Blog,  Travel

España: Reasons to Celebrate

Weeks 32, 33, 34, 35 & 36

May 2018

I made it! My last month working as an auxiliar and living in Spain. And what a month it was! Honestly, I think I was sick for two-thirds of it. But that can sometimes happen when there is so much anticipation for something to end and the change that is coming as a result. Plus when you work with kids, the chances of catching sick germs is way higher too.

Sam, Belinda, Hailey, and I came back from Morocco after yet another mini break and Spanish puente. We didn’t get back to Seville until midnight on Tuesday and it was way past midnight when I finally was asleep in my bunk at a hostel. There was no way I could make it to school on Wednesday even if I took the earliest train back to catch my carpool. So I had to tell them that I couldn’t make it. It was the first time I have missed a day and it didn’t seem like too big a deal. Of course, they want me to make up the hours but that’s fine by me.

So with the time, Sam and I explored Seville on Wednesday. Everything was packed! Apparently, Madrid had a holiday so many Spanish tourists were in Seville for a long weekend. The Alcázar wait was hours long and we didn’t book tickets ahead of time. We only had time to see the cathedral. It is the biggest Gothic cathedral in the world. It is immense! I really liked Seville, a bustling city in the Spanish sun.

Soaking up sun in Seville

We went back to Córdoba in the early afternoon to be home at a reasonable hour. I then had time to do laundry, buy food, and cook dinner before preparing for school the next day (my one day). I was super tired after traveling for such a long amount of time. In Morocco, we spent twenty-four hours on a bus in five days! Definitely not the most ideal vacation, and certainly not a relaxing one.

But I was looking forward to May and being in my city of Córdoba for the last month I was here. I set aside time to see my people and see my city. I wanted to take in as much as I could. And at this point, I was sick of traveling. Córdoba offers so much in the month of May anyway that there is no reason to leave. The last weekend of April/beginning of May is the Cruces de Mayo (which I missed being in Morocco) where businesses and organizations make crosses out of flowers. The first two weeks of May are Los Patios where people decorate their patios with impressive displays of flowers and open their homes for people to see their flourishing flora. The patios are also judged in a competition for prizes. The last two weeks of May are full of fería, a flamenco “celebration” (basically a two-week party). A whole month full of nothing but festivities!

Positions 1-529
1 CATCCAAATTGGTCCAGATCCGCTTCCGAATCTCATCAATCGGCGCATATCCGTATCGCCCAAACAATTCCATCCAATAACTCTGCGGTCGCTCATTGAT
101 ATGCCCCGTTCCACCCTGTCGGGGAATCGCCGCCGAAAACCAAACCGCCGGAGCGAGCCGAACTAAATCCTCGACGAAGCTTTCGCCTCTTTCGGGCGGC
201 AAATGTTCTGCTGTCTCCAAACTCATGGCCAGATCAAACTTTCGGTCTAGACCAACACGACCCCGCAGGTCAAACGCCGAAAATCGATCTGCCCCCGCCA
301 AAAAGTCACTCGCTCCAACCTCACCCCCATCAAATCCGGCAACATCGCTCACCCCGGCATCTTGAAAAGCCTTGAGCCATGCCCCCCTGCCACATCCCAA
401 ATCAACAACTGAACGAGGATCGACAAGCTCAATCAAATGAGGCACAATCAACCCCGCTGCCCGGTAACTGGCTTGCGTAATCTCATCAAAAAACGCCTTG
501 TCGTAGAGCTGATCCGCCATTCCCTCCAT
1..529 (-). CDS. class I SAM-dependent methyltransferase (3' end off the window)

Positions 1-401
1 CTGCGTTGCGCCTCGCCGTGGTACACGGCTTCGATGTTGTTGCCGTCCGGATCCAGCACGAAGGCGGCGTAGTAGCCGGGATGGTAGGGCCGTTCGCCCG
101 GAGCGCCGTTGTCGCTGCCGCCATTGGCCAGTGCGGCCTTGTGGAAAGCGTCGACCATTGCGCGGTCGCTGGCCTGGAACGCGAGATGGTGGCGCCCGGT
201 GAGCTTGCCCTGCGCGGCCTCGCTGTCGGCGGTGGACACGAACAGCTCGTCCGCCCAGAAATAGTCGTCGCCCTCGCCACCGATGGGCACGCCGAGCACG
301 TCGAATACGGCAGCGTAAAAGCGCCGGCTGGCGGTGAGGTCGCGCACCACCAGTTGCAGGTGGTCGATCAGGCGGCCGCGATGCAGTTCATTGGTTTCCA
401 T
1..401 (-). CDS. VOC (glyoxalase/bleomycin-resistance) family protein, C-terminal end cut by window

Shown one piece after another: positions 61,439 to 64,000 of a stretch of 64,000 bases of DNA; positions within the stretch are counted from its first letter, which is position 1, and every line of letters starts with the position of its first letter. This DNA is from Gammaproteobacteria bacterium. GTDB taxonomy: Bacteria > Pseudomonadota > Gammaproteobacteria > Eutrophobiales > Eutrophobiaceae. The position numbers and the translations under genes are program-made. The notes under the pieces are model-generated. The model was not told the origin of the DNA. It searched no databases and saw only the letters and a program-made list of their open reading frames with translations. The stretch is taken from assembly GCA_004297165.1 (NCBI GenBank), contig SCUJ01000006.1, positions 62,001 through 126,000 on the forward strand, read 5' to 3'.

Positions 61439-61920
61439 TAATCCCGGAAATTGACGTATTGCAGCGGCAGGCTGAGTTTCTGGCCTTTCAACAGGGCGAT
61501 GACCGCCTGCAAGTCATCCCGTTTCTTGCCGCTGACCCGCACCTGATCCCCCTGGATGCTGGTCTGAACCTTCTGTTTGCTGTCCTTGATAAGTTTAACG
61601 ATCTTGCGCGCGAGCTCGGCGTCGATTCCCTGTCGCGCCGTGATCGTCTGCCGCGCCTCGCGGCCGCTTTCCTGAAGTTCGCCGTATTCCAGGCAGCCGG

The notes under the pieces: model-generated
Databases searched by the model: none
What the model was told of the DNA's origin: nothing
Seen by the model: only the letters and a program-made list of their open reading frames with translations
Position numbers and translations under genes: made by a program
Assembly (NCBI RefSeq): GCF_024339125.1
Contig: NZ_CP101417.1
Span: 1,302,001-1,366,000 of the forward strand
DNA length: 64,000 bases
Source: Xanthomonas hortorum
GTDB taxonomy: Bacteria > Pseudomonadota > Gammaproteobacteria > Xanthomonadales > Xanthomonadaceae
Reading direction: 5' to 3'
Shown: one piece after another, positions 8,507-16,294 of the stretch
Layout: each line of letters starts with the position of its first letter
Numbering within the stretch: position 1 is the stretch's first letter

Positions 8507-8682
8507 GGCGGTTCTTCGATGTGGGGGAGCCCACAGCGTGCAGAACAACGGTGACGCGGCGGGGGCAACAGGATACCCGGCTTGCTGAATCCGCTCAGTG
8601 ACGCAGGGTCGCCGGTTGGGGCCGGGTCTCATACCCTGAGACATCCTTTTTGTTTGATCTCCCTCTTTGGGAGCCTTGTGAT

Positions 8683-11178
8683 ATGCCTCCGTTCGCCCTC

I started off week 32 with my first taste of Los Patios on Friday evening with a visit to a fancier part of the city. Old and established patios dominate one corner of the city. I was impressed with the small sample and was ready for more. The next day, on Cinco de Mayo, we didn’t celebrate it as much as used it as an excuse to get together and have a fajita and taco dinner night.

On Sunday, I spent the day generally relaxing and taking a breath of the warm spring air. Then more patio visiting filled my time after school on Monday. What made got me seeing people’s homes full of flowers stunning city gardens, was that people actually lived here. They got to enjoy their gems for the whole year. They are quiet and secluded, and usually hidden except for these two blooming weeks.

Experiencing los patios of Cordoba as an auxiliar living and teaching English in Spain

Despite all my relaxing flower tours, I ended up at urgent care on Tuesday evening with an intestinal bug from Morocco. Hailey had some of the side effects too. We know exactly what is was… that damn kebab. So here I was with a doctor’s note for two days off. I didn’t feel that sick but it was really nice to have the mental health days. I was absolutely burnt out from way too much traveling. The commuting every day made me feel like I could never get enough of a break at home.

I used the time to catch up on some writing and personal projects I wanted to do. Plus I was back and forth to the doctor’s office for tests on Wednesday. I painted my nails and watched a movie on Thursday. It felt indulgent compared to my flatmates going to school like normal.

By Friday I was really feeling more like myself again both physically and mentally. That meant I was up for some more patios. There is a map for the festival with different colored routes you can follow. This day we decided to do the route through the main part of Córdoba, past the biggest tourist attractions like the Mezquita and through old Córdoba. And honestly, it was the most disappointing route of all the patios I ended up seeing. The smaller neighborhood patios were much more impressive.

Los patios of Cordoba with an auxiliar living and teaching English in Spain

My friend Sarah from college came down on Saturday from Madrid to visit Córdoba. She was an auxiliar in Madrid and also got her masters at the same time! What a smart cookie. She took the train down and I became the official tour guide of Córdoba. It was wonderful to see her and slowly explore the city. We took loads more pictures and I even got to hear the organ being played in the Mezquita.